Regardless of the content and shape of the final climate agreement negotiated here in Paris, the two-week conference called COP21 has brought together disparate individuals and groups from around the world with alternative visions of a future without fossils fuels and carbon emissions: a kind of global town hall.

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Perspective: The Unfolding Refugee Crisis (12/3)

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By Chris Matteo

While addressing the European Parliament in mid-October, President of the European Parliament Martin Schulz maintained that, '''Willkommenskultur' is prevailing over growing fear and scepticism.'' At this point only a few weeks later, Mr. Schultz would perhaps admit that this sentiment is fading even in his own country, much less around the rest of the EU.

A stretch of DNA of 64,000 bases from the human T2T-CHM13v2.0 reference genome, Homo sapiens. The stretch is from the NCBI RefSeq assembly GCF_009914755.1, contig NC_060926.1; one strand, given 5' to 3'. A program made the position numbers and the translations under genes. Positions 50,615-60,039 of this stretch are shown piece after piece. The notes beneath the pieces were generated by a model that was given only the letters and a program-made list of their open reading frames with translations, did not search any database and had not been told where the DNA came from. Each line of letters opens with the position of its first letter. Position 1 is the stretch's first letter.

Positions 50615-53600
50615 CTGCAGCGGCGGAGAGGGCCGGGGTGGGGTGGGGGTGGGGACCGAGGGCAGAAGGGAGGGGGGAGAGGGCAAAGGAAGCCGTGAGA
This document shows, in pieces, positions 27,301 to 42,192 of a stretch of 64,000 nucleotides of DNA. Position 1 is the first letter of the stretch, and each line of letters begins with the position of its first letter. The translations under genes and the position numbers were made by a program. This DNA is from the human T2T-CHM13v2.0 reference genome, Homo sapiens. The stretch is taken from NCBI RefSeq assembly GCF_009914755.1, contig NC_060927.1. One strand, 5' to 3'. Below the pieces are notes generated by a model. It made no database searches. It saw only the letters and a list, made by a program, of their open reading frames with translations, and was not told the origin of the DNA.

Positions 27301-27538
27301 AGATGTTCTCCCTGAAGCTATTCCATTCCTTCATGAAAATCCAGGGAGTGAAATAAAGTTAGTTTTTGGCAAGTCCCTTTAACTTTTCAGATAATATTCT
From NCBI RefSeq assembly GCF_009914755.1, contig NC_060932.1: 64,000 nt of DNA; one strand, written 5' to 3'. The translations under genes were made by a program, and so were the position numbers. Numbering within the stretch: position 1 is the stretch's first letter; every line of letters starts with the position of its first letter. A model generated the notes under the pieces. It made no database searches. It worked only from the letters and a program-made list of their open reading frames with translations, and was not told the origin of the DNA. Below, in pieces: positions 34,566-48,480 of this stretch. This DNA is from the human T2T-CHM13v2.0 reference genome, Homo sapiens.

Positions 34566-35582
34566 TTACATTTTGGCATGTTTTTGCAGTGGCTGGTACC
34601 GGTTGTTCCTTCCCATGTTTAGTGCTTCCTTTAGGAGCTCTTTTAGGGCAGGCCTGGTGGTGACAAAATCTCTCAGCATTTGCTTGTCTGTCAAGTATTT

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COP21: The First Week of Climate Conference (12/3)

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By Walter Nicklin in Paris

A few days into the much anticipated 21st meeting of the Conference of Parties (COP21) of the United Nations Framework Convention on Climate Change,  the mood here in Paris seems more optimistic than not.  That’s at least partly due to having defined “success” downward, as the parties long ago recognized: (1) that a formally binding treaty (especially given domestic U.S. politics) would be all but impossible; (2) that strictly limiting global warming to less than two degrees Celius above preindustrial levels, a goal originally proposed by the European Union two decades ago, should not be the conference’s top-down organizing principle.